Another issue seen with those who have had their gallbladder removed is they may not absorb electrolytes and other nutrients as well as they used too. This could be remedied by consuming foods rich in sodium, magnesium and potassium as well as supplement with an all-in-one electrolyte product like Keto-Lytes.

Because of possible loose bowels, increasing fiber intake is a good idea. Pysllium husk is an excellent option to help offset loose bowel movement but at the same time prevent constipation which can also been seen in those without a gallbladder.

Finally, the most popular supplements to take for those without a gallbladder are Ox bile salt and  digestive enzymes as well as a vitamin B complex and niacin. These can help the body produce enough acid to digest fats and proteins as well as encourage the body to produce enough bile to break down foods fatty foods.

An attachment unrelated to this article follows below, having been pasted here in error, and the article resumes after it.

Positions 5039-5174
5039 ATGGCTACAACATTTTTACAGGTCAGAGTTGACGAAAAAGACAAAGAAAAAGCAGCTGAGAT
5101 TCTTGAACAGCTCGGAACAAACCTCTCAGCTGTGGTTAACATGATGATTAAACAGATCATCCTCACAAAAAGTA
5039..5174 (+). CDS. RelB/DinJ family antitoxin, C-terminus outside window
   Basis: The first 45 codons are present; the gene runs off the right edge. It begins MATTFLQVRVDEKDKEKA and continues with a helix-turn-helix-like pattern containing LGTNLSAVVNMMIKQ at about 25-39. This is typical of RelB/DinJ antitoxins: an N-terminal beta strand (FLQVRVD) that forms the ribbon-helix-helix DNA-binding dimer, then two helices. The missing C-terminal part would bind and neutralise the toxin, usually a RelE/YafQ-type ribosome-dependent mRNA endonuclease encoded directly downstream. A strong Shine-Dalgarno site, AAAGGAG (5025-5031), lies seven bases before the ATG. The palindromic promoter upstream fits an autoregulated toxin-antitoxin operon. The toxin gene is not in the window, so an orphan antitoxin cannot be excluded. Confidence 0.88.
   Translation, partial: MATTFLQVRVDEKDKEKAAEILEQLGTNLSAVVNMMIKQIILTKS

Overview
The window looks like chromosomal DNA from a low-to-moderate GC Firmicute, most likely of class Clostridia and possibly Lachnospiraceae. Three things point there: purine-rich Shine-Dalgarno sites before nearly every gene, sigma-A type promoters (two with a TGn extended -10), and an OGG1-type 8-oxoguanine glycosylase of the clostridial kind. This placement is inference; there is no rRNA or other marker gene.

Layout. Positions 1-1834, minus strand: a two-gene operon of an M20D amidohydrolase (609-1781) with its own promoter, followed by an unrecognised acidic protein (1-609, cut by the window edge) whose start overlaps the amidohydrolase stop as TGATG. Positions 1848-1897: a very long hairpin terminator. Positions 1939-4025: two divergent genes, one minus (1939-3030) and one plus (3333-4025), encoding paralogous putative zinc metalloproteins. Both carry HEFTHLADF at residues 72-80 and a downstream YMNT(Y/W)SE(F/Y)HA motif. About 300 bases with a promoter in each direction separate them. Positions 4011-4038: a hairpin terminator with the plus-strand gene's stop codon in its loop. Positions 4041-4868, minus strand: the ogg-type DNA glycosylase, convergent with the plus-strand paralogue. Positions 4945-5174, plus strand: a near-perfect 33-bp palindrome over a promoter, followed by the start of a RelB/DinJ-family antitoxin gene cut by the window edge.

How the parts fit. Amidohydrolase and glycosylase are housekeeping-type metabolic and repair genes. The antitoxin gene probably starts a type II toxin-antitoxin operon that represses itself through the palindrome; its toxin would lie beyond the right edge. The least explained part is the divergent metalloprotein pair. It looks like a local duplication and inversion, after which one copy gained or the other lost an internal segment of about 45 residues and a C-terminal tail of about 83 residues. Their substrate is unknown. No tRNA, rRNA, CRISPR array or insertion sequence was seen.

As long as those without a gallbladder take these important but easy steps, a ketogenic diet can still be maintained.

Links to some helpful products, click each image below:
ketogenic Digestive Enzymes keto flu support supplement Psyllium Fiber

4 Ways the Keto Diet is Excellent for Your Teeth

The ketogenic diet and healthy teeth

-A Guest Blog By Nicholas Napier    –

The keto diet continues to grow in popularity and new benefits are regularly being studied and discovered. While its astounding weight loss potential has been established, many continue to follow keto for the advantages it provides for other aspects of your health. From reducing food cravings to enabling you to live with more energy, the effects of ketosis have proven to be much more substantial than those of other diets. One of the lesser known ways that keto can improve your appearance is in the benefits it provides for your smile.

Many Benefits, Same Reason